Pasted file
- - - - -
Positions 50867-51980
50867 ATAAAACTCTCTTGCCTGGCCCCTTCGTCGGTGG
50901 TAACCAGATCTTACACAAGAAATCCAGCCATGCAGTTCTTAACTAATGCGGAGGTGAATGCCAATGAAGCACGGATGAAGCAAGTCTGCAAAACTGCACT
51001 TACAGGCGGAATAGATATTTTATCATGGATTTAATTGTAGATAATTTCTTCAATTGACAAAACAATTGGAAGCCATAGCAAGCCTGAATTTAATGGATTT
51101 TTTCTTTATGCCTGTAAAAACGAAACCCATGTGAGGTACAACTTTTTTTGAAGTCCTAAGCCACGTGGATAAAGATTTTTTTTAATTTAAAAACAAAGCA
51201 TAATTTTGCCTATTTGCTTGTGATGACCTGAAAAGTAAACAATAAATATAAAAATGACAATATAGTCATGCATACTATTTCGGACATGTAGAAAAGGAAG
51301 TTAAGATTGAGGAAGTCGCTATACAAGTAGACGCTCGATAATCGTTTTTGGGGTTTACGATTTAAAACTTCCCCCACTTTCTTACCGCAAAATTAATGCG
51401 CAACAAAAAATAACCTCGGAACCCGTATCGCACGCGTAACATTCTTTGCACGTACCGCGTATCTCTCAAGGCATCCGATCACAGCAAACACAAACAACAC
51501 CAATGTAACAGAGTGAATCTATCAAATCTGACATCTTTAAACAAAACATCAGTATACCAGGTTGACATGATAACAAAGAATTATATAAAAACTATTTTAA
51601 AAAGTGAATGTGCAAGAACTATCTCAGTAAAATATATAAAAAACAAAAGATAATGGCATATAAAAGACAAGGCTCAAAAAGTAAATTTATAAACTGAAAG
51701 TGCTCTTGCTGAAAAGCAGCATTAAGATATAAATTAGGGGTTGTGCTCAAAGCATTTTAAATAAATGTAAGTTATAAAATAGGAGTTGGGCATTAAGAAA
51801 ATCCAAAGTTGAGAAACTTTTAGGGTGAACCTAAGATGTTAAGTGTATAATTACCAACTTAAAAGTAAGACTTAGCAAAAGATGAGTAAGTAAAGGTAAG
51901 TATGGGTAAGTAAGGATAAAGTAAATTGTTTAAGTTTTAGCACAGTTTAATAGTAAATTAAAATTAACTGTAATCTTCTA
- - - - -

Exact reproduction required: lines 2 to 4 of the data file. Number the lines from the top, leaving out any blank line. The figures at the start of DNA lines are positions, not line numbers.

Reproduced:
50867 ATAAAACTCTCTTGCCTGGCCCCTTCGTCGGTGG
50901 TAACCAGATCTTACACAAGAAATCCAGCCATGCAGTTCTTAACTAATGCGGAGGTGAATGCCAATGAAGCACGGATGAAGCAAGTCTGCAAAACTGCACT
51001 TACAGGCGGAATAGATATTTTATCATGGATTTAATTGTAGATAATTTCTTCAATTGACAAAACAATTGGAAGCCATAGCAAGCCTGAATTTAATGGATTT